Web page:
RICHMOND, VA.- The Joel and Lila Harnett Museum of Art, University of Richmond Museums, presents Seen in Solitude: Robert Kipniss Prints from the James F. White Collection, on view through September 24, 2006. Seen In Solitude: Robert Kipniss Prints from the James F. White Collection features a selection of lithographs, drypoints, and mezzotints created in the past forty years by American contemporary artist Robert Kipniss (born Brooklyn, New York, 1931). Already an accomplished painter, in 1967 Kipniss was encouraged to accept a print commission and enrolled in a six-week printmaking class at Pratt Graphics Center, New York. He quickly found an affinity with lithography and immersed himself in the medium for the next twenty-three years. In 1990, Kipniss began working with mezzotint, an intaglio technique that he describes as "drawing with light."
Kipniss' often repeated subjects -- rolling landscapes, looming trees, still lifes and interiors -- hark back to his youth in northwest Connecticut and suggest solitude, contemplation and reverie. Kipniss has stated that the "central impetus of my work is the endless range of feelings and thoughts evoked by the basic act of seeing, usually in isolation, and with a haunting intensity."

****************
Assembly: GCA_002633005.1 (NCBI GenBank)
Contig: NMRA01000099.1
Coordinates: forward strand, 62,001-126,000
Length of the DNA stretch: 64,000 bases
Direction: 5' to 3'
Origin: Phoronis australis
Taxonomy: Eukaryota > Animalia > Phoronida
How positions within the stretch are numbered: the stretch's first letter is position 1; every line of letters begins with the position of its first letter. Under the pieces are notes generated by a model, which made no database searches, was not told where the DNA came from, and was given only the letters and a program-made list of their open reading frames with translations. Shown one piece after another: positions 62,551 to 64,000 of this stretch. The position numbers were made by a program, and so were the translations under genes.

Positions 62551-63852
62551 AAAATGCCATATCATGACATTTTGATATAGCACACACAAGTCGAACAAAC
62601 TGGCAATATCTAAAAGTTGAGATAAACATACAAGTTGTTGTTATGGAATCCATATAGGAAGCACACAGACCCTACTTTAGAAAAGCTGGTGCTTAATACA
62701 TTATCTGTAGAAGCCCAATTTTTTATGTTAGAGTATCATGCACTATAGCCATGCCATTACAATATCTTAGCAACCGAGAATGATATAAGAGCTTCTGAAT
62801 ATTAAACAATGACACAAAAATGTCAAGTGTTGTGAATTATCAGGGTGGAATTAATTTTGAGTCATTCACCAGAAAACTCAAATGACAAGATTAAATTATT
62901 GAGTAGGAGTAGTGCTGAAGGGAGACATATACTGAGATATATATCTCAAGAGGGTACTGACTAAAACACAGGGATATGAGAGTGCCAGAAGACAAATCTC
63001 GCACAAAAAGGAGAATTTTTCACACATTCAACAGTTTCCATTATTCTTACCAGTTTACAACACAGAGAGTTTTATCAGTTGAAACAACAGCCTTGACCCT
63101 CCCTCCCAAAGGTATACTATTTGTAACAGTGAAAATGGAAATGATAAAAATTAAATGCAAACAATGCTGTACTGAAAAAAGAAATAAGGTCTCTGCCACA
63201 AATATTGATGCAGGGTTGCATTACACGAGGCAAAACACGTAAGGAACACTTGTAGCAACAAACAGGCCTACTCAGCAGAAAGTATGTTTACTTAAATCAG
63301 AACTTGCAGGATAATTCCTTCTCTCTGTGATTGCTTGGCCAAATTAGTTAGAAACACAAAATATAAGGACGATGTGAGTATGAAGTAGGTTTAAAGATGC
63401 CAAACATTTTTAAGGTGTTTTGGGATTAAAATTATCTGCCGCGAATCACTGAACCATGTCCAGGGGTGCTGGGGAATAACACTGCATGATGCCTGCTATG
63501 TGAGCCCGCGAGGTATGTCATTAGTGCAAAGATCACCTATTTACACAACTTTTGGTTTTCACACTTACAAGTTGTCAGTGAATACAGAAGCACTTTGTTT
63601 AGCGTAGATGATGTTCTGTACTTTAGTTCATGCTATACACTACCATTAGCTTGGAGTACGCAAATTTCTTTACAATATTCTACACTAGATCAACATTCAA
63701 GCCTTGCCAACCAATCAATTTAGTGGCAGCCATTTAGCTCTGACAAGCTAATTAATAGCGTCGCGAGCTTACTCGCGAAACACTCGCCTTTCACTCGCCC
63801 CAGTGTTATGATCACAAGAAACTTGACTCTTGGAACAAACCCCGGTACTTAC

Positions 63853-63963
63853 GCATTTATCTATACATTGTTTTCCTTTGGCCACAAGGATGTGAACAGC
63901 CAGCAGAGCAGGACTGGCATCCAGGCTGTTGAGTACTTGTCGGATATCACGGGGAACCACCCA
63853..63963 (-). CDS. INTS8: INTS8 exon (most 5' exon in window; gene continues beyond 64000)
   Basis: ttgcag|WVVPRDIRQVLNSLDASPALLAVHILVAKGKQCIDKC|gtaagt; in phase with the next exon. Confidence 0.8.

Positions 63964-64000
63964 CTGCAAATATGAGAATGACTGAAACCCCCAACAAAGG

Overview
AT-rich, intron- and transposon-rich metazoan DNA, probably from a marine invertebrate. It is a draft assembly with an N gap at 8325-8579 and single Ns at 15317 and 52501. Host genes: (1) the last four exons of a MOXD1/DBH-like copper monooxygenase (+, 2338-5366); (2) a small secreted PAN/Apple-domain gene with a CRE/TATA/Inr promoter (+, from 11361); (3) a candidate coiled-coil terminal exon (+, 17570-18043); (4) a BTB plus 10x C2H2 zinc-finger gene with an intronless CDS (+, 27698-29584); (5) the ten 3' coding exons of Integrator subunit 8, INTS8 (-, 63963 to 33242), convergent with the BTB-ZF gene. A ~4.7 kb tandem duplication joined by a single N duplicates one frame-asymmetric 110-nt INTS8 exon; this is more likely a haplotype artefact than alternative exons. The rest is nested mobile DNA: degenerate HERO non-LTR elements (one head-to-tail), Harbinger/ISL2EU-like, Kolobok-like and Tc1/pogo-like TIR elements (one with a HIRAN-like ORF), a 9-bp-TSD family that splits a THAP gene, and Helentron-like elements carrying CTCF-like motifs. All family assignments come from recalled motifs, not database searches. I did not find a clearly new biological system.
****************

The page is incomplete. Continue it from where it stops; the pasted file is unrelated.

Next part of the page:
Organized by the New Orleans Museum of Art, this is the first museum retrospective dedicated solely to Robert Kipniss' graphic art. Dan Piersol, Deputy Director of Museum Programs, Mississippi Museum of Art, curated the exhibition. An illustrated exhibition catalogue with an essay by Piersol was published by the New Orleans Museum of Art and is available for purchase. At the Joel and Lila Harnett Museum of Art, this exhibition has been made possible in part with funds from the Louis S. Booth Arts Fund.
The exhibition will travel to Orlando Museum of Art, Florida; the Marian Koogler McNay Art Museum, San Antonio; and the Mississippi Museum of Art, Jackson.